A British charity has said that a wider knowledge of first aid techniques could save thousands of lives each year.
According to the St John Ambulance charity, which is focusing a new campaign on five health emergencies which account for 150,000 deaths each year in England and Wales, including heart attacks, choking and severe bleeding, believes that if confident first aiders were present on more occasions, many lives would be saved.
The charity is offering a free pocket which it feels will boost the survival chances of many more patients.
This view is backed by the World Health Organisation, which also says "bystander first aid" can make a difference and should be encouraged, reports The BBC.
The charity's chief executive Sue Killen said: "We believe that anyone who needs first aid should receive it.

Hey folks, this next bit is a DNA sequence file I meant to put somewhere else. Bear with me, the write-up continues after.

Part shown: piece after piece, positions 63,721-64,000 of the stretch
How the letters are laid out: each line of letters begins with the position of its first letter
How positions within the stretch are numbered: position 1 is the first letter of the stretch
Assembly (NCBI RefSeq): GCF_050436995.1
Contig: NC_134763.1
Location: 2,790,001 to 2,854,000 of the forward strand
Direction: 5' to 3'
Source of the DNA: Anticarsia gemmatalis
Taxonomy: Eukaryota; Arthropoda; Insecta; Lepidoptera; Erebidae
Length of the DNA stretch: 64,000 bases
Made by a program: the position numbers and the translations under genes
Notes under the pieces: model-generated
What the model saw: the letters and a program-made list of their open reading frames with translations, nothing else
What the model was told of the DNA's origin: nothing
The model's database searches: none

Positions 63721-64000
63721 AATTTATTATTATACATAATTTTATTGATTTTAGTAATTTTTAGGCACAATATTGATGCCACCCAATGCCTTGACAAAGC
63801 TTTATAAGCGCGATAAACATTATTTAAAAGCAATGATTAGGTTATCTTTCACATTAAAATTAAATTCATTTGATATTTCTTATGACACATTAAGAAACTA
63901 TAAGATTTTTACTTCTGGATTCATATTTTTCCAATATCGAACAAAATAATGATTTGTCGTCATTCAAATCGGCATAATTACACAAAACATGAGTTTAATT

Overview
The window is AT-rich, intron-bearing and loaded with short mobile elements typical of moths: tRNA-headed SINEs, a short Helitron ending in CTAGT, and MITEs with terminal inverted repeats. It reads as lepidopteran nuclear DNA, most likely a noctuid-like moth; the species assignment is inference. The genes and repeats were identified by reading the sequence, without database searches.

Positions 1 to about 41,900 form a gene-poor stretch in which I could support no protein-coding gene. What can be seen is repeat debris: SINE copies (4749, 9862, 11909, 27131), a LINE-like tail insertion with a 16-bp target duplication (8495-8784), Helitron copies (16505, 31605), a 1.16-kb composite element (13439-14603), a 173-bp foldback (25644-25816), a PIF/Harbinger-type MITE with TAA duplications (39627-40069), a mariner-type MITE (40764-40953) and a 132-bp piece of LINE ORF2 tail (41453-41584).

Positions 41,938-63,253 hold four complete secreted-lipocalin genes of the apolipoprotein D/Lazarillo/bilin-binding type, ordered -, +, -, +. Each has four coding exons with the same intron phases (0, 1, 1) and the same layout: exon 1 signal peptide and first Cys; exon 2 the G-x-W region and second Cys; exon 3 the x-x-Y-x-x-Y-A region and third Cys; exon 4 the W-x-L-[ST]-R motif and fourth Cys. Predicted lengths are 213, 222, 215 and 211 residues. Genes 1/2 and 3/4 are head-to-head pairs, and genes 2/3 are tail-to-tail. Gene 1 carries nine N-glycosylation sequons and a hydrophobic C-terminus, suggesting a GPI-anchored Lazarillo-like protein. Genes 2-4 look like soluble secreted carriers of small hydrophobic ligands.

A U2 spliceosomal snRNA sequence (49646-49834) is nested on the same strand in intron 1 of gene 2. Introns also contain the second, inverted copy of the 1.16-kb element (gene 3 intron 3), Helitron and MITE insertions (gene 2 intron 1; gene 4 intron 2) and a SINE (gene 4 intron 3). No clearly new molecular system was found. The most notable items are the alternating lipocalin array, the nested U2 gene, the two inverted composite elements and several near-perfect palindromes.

"Our latest research shows that's just not happening. We can't rely on other people to have the skills - everyone should take the responsibility to learn first aid themselves.
"Around 2,500 people die each year from a blocked airway, but if someone had known the recovery position, lives could have been saved."
Fotini Rozakeas, a cardiac nurse at the British Heart Foundation, said: "In life threatening situations it's vital that we all know what to do before professional help arrives as it's bystanders, often a relative, who are first on the scene.
"Every year around 140,000 people have a heart attack and around one in three die before reaching hospital.
"Calling 999 promptly and knowing what to do in those crucial minutes can make a big difference to a person's chance of survival."